The fly in their ointment is that the proposed solutions do not match up with such a problem. Perhaps the silliest is that a 0.1% interest-rate cut would do much if anything. But other moves such as Quantitative Easing also have the problem that if the future is not bright and is instead dark then kicking the can into the future is the wrong thing to do. Copying the Funding for Lending Scheme of the Bank of England has the catch that as I pointed out only yesterday UK business lending is even falling in the current boom.
I have argued before that the ECB is being treated unfairly right now. Yes it has made mistakes as, for example, if it was going to act it should have been at the turn of the year as I argued on this blog back then. For example it could have acted to offset the fall in the size of its balance sheet which is now heading towards one trillion Euros. Monetary policy has considerable lags in it so to be effective it needs to get ahead of events not chase them. However the real issue is one of reform and change and this is a job for Europe’s politicians who have signally failed so far. In a derogation of duty, in rugby terms, they have given the ECB a hospital pass – in terms all English rugby fans will understand right now – with a baying All-Black pack less than a step away.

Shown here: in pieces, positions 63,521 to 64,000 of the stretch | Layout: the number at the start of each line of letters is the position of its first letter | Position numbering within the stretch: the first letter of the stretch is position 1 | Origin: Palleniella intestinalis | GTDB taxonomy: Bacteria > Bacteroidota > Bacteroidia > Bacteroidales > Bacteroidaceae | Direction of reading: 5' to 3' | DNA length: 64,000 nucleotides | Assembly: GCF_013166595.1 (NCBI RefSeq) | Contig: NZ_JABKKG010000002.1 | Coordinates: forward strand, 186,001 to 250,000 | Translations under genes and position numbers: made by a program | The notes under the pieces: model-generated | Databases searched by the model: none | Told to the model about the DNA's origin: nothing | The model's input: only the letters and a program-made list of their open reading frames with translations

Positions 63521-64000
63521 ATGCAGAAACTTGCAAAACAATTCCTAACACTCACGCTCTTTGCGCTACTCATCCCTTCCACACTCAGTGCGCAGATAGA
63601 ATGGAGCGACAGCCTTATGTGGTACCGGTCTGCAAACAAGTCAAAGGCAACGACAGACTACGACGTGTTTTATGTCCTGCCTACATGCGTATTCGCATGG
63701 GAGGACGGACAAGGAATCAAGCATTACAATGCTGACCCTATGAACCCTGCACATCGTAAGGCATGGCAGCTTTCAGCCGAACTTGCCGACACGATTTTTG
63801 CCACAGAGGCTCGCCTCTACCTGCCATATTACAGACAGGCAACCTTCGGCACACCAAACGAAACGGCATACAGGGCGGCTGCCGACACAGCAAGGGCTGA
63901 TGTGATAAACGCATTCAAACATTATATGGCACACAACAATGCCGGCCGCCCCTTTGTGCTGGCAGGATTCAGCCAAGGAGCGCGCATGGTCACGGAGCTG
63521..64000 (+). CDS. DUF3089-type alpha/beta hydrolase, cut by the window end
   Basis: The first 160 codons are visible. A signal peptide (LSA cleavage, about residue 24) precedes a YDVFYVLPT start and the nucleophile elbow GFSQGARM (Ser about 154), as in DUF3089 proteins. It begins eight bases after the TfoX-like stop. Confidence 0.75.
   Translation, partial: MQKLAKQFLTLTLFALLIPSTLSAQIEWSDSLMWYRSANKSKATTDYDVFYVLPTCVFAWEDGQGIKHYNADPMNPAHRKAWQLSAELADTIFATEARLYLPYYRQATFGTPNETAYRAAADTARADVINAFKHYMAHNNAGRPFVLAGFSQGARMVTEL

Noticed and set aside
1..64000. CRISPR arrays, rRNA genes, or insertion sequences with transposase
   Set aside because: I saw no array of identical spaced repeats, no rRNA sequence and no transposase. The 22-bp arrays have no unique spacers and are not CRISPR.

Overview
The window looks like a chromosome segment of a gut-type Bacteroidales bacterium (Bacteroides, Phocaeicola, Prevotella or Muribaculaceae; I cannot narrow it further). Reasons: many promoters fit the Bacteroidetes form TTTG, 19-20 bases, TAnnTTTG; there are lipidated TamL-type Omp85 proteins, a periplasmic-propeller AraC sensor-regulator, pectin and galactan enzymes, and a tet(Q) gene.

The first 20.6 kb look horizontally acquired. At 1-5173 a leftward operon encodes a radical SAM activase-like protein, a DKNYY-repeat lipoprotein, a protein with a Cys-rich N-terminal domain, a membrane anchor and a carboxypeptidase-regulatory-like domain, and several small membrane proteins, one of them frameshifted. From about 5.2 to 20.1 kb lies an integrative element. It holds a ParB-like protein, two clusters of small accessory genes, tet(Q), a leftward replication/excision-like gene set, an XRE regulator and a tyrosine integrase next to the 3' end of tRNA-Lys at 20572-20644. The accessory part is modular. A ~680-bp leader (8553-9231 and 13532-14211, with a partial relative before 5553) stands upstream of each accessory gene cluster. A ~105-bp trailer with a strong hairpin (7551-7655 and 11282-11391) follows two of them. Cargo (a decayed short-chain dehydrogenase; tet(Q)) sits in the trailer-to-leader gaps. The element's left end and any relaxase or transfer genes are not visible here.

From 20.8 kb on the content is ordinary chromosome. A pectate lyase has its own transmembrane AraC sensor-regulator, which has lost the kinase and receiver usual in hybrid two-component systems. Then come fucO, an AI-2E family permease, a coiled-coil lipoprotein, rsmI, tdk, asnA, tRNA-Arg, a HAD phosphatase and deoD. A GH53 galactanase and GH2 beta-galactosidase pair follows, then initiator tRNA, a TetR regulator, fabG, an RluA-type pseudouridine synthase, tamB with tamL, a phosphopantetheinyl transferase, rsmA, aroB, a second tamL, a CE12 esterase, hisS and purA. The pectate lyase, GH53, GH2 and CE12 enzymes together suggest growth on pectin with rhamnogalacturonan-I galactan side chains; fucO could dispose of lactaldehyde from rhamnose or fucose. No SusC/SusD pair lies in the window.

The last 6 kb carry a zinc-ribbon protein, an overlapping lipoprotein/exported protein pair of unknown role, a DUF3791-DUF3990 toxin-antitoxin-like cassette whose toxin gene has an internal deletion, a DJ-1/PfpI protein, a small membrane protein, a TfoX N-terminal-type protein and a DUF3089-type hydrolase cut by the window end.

The one area where the ECB could make a genuine move is to get the exchange rate of the Euro lower. Actually it has been trying this via “open mouth operations” for a while now but whilst the Euro has fallen to around 1.36 versus the US Dollar it has been only a small move. Like many central banks it finds that the most effective policy option it has is one which it has influence over but does not directly control. Also in an era where the Bank of Japan is trying to push the Yen lower and the rise of the Chinese Yuan has morphed into a decline we are left with an image of the competitive devaluations of the Great Depression. How did that work out?